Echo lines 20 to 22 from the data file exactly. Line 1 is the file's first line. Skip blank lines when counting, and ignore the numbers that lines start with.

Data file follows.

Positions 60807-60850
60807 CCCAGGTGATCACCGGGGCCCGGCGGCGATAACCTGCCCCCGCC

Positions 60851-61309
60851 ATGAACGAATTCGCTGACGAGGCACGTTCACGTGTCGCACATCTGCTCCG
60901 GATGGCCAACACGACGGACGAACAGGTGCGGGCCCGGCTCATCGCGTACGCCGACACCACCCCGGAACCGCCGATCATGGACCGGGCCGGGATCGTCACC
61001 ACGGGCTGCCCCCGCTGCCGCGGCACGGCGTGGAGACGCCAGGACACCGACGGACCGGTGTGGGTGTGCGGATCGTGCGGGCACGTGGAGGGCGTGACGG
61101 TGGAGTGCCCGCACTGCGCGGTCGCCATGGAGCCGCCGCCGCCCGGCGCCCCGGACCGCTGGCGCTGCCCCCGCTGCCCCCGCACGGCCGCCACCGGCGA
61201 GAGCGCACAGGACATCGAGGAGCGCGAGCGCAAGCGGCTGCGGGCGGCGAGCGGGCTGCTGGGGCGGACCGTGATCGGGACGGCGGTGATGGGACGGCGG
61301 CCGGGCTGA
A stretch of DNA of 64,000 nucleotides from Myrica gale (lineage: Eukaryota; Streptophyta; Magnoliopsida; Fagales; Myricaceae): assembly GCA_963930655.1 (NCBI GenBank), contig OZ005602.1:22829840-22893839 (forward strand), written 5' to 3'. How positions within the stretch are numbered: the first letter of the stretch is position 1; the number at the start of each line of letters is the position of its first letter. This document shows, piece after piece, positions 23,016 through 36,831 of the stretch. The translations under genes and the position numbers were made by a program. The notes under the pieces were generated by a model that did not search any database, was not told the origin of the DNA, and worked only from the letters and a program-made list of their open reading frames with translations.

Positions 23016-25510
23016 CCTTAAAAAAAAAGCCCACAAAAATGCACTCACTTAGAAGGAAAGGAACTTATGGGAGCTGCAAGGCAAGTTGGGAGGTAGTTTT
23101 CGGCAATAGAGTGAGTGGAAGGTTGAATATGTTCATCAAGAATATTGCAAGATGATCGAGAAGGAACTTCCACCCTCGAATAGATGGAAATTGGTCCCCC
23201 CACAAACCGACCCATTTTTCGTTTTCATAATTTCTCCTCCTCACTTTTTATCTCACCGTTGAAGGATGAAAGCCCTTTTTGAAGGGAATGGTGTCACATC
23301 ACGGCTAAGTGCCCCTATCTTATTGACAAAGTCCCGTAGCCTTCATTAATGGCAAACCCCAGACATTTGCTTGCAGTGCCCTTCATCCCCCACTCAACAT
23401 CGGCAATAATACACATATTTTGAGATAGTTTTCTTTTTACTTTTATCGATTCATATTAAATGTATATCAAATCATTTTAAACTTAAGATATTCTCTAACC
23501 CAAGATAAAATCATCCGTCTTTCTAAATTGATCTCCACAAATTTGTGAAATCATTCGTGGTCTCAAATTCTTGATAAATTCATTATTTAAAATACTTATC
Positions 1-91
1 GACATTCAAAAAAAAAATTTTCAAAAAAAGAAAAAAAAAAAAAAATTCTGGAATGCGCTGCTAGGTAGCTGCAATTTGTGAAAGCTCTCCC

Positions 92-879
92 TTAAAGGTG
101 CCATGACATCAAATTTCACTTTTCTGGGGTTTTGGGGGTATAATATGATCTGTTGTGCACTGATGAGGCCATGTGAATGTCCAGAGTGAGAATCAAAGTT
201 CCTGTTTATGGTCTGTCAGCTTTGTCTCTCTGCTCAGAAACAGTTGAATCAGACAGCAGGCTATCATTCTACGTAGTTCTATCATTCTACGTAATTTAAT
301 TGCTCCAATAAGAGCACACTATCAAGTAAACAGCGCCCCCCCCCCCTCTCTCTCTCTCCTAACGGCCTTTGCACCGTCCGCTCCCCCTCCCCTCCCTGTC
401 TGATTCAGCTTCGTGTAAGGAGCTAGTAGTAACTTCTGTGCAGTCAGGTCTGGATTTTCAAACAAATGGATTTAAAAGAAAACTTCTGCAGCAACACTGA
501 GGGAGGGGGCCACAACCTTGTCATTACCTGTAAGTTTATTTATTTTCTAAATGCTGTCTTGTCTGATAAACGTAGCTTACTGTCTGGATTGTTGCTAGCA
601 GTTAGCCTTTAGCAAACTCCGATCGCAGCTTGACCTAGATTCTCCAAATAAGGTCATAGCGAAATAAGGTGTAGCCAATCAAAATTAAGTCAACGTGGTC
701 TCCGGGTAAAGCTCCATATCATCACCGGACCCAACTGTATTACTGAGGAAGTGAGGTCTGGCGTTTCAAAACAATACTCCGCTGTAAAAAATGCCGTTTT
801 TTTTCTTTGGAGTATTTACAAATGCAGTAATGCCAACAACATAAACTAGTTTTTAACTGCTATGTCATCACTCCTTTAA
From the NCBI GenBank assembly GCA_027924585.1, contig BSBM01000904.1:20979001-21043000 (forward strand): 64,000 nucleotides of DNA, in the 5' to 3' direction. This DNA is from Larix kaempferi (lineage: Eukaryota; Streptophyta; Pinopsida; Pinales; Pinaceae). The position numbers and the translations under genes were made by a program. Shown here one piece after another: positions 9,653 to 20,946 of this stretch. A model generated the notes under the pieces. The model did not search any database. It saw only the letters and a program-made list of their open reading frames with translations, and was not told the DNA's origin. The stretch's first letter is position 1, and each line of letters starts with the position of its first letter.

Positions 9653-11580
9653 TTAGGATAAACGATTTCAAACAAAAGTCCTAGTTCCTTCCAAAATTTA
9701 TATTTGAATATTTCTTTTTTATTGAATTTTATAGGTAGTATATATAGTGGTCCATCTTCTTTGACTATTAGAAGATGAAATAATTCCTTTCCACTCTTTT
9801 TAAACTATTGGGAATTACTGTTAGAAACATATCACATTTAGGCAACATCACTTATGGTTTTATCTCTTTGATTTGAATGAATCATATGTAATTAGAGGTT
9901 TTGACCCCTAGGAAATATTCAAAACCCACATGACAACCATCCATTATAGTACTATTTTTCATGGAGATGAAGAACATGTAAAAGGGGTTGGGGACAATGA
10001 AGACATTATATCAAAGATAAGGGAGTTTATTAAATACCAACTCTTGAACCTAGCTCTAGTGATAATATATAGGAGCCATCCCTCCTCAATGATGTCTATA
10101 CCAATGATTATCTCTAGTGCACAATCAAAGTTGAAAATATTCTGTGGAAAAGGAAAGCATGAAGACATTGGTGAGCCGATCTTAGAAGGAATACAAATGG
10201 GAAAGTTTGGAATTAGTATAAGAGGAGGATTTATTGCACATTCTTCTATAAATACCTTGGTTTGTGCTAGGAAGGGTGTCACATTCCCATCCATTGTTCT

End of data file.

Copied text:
Positions 92-879
92 TTAAAGGTG
101 CCATGACATCAAATTTCACTTTTCTGGGGTTTTGGGGGTATAATATGATCTGTTGTGCACTGATGAGGCCATGTGAATGTCCAGAGTGAGAATCAAAGTT